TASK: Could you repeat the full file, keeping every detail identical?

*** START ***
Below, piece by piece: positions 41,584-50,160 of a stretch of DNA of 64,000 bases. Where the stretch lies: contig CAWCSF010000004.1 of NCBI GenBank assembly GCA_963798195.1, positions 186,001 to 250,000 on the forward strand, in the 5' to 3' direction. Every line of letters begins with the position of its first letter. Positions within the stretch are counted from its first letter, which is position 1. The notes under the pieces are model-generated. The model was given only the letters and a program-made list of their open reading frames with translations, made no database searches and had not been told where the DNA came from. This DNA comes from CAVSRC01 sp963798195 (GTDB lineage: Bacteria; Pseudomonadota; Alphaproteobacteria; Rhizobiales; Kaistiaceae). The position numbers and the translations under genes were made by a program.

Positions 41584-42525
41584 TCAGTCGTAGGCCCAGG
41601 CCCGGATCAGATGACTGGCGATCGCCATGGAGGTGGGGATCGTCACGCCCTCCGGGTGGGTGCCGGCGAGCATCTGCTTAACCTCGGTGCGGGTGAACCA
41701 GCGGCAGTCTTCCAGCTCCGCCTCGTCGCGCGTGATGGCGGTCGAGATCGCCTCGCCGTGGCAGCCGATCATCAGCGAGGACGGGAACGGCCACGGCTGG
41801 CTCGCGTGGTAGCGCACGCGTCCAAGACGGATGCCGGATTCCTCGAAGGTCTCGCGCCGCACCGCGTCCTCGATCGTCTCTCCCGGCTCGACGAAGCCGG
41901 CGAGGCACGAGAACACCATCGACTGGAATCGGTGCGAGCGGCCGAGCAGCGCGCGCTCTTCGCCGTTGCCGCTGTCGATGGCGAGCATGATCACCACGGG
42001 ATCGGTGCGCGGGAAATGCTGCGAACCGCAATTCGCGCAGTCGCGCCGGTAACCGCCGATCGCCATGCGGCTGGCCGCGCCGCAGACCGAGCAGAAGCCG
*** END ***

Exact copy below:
Below, piece by piece: positions 41,584-50,160 of a stretch of DNA of 64,000 bases. Where the stretch lies: contig CAWCSF010000004.1 of NCBI GenBank assembly GCA_963798195.1, positions 186,001 to 250,000 on the forward strand, in the 5' to 3' direction. Every line of letters begins with the position of its first letter. Positions within the stretch are counted from its first letter, which is position 1. The notes under the pieces are model-generated. The model was given only the letters and a program-made list of their open reading frames with translations, made no database searches and had not been told where the DNA came from. This DNA comes from CAVSRC01 sp963798195 (GTDB lineage: Bacteria; Pseudomonadota; Alphaproteobacteria; Rhizobiales; Kaistiaceae). The position numbers and the translations under genes were made by a program.

Positions 41584-42525
41584 TCAGTCGTAGGCCCAGG
41601 CCCGGATCAGATGACTGGCGATCGCCATGGAGGTGGGGATCGTCACGCCCTCCGGGTGGGTGCCGGCGAGCATCTGCTTAACCTCGGTGCGGGTGAACCA
41701 GCGGCAGTCTTCCAGCTCCGCCTCGTCGCGCGTGATGGCGGTCGAGATCGCCTCGCCGTGGCAGCCGATCATCAGCGAGGACGGGAACGGCCACGGCTGG
41801 CTCGCGTGGTAGCGCACGCGTCCAAGACGGATGCCGGATTCCTCGAAGGTCTCGCGCCGCACCGCGTCCTCGATCGTCTCTCCCGGCTCGACGAAGCCGG
41901 CGAGGCACGAGAACACCATCGACTGGAATCGGTGCGAGCGGCCGAGCAGCGCGCGCTCTTCGCCGTTGCCGCTGTCGATGGCGAGCATGATCACCACGGG
42001 ATCGGTGCGCGGGAAATGCTGCGAACCGCAATTCGCGCAGTCGCGCCGGTAACCGCCGATCGCCATGCGGCTGGCCGCGCCGCAGACCGAGCAGAAGCCG